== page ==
A recent contact pointed me to a great little book on leadership by Steve Radcliffe.
It’s short, very clear, and very aligned with the way I understand leadership. I have written before about the need for us all to lead, but I only wish I could put it across so succinctly.
Of course, it’s only a book, and can’t really give a full sense of what it is like to live in a real life, or in a real group situation. But the central tenet – that we benefit by becoming more conscious of how we behave, what we think, and what we assume – is very dear to my heart.
The book also suggests this idea can be carried into teams, and again I completely agree. But borrowing from the great Ed Schein, I think there are even more fundamental things we need to build into our groups and teams, namely an understanding of:
- Who am I? What is my role to be?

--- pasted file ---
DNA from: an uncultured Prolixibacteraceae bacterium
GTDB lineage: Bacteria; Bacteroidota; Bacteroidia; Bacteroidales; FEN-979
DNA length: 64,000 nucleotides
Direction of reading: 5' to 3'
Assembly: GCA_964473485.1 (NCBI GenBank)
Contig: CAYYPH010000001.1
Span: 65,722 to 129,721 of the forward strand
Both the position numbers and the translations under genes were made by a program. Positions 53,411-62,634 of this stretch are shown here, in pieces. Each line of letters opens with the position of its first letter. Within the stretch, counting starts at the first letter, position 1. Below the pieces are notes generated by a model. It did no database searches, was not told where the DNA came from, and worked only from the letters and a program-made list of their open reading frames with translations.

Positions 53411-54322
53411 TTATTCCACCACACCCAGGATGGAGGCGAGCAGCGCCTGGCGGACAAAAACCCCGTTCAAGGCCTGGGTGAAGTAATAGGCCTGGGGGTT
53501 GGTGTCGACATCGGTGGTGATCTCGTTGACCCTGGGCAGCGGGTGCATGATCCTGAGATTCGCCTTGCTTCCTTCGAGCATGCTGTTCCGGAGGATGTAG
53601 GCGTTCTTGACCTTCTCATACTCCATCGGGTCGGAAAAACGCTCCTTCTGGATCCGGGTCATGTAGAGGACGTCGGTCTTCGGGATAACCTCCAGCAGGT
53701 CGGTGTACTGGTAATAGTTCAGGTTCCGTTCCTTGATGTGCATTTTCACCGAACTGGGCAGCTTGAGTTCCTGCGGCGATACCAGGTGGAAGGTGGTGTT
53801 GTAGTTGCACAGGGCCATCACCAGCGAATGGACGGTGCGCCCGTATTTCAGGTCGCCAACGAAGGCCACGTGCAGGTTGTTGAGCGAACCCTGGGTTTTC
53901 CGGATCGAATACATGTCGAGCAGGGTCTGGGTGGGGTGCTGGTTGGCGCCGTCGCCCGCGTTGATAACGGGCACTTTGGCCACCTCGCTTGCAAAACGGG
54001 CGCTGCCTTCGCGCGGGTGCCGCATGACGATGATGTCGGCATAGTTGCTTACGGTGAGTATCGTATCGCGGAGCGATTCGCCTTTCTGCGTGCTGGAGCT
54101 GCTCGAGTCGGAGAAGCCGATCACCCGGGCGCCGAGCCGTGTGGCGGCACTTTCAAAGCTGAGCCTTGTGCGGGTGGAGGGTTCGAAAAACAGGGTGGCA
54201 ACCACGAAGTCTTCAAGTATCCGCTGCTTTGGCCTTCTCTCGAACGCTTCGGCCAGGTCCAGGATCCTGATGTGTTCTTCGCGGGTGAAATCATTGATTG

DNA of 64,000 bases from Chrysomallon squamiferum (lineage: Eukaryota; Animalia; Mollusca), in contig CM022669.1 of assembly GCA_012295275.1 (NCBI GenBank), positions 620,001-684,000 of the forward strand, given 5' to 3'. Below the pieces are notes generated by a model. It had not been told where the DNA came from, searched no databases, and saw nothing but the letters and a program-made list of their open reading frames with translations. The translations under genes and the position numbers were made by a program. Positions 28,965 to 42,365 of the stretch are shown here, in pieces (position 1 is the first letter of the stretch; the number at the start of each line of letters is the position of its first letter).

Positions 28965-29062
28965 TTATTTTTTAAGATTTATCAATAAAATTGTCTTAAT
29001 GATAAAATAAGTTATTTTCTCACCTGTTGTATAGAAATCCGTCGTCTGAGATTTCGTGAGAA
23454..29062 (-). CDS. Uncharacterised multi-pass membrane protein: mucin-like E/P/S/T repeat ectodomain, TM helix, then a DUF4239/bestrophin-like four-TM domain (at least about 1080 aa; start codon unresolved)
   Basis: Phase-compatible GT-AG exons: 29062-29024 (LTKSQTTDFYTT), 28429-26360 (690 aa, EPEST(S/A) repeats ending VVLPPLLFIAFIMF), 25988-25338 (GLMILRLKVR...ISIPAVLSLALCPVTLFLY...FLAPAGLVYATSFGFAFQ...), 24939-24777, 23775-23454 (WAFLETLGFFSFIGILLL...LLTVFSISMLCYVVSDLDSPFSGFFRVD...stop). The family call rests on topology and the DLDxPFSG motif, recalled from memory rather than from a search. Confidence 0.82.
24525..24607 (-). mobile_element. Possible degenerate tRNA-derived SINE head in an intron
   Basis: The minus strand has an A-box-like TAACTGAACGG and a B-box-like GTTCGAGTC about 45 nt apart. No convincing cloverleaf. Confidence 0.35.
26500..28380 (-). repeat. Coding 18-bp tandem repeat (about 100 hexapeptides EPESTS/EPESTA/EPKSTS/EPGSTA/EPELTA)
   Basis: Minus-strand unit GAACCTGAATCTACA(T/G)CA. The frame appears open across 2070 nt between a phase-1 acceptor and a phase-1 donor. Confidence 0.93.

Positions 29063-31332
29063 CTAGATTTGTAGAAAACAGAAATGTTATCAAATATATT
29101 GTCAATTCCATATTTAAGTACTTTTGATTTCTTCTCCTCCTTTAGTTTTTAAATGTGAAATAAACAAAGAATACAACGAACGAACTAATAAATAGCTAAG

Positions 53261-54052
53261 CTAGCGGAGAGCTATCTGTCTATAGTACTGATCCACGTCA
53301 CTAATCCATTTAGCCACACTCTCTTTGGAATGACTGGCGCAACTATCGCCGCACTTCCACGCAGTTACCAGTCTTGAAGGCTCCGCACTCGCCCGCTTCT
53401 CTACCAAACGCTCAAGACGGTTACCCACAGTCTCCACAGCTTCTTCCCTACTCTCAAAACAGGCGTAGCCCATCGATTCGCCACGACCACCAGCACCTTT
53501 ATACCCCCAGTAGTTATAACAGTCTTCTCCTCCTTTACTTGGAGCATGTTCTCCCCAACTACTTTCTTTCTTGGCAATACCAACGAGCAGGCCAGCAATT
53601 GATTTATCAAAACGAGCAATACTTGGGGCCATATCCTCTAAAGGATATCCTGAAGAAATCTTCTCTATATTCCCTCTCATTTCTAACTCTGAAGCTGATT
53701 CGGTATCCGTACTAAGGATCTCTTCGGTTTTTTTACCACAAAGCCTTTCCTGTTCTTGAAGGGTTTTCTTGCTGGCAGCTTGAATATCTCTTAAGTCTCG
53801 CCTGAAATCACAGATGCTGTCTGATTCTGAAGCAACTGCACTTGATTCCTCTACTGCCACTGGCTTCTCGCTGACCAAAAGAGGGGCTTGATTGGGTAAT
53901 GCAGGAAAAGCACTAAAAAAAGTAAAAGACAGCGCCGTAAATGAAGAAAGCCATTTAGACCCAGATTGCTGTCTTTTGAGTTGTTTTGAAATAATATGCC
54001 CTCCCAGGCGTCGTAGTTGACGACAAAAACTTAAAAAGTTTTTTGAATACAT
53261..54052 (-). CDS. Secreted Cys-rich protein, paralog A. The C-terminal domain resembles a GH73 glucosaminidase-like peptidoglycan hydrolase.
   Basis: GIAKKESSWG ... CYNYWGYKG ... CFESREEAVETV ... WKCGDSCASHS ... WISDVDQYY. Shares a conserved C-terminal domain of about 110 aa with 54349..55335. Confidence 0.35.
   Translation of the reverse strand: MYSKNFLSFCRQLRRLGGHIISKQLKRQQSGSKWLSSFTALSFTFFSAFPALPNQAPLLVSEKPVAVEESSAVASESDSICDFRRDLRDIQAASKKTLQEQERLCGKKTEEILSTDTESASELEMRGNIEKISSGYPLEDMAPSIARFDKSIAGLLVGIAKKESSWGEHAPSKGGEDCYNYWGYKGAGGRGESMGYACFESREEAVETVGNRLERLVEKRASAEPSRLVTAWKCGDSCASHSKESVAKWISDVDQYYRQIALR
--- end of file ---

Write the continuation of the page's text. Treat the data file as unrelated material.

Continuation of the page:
- How much control/influence will I have?
- Will my needs/goals be met?
- What will the levels of intimacy be?
These are really great ways to access the dynamic of a group. If you are in a group and answers to these questions aren’t clear, then I’d suggest asking again, and again, until they are.
But why doesn’t every group automatically provide good, believable answers to these questions?
I believe it does indeed relate to leadership. Personal leadership. The responsibility of each of us to manage ourselves, our own emotions, our own impact.
To my way of thinking group culture is no more than the sum of how all the people in a group lead. That aggregate is what creates a situation, or maintains one, where we do – or don’t – get answers to those questions.
It is, ultimately, how we all lead that makes the difference.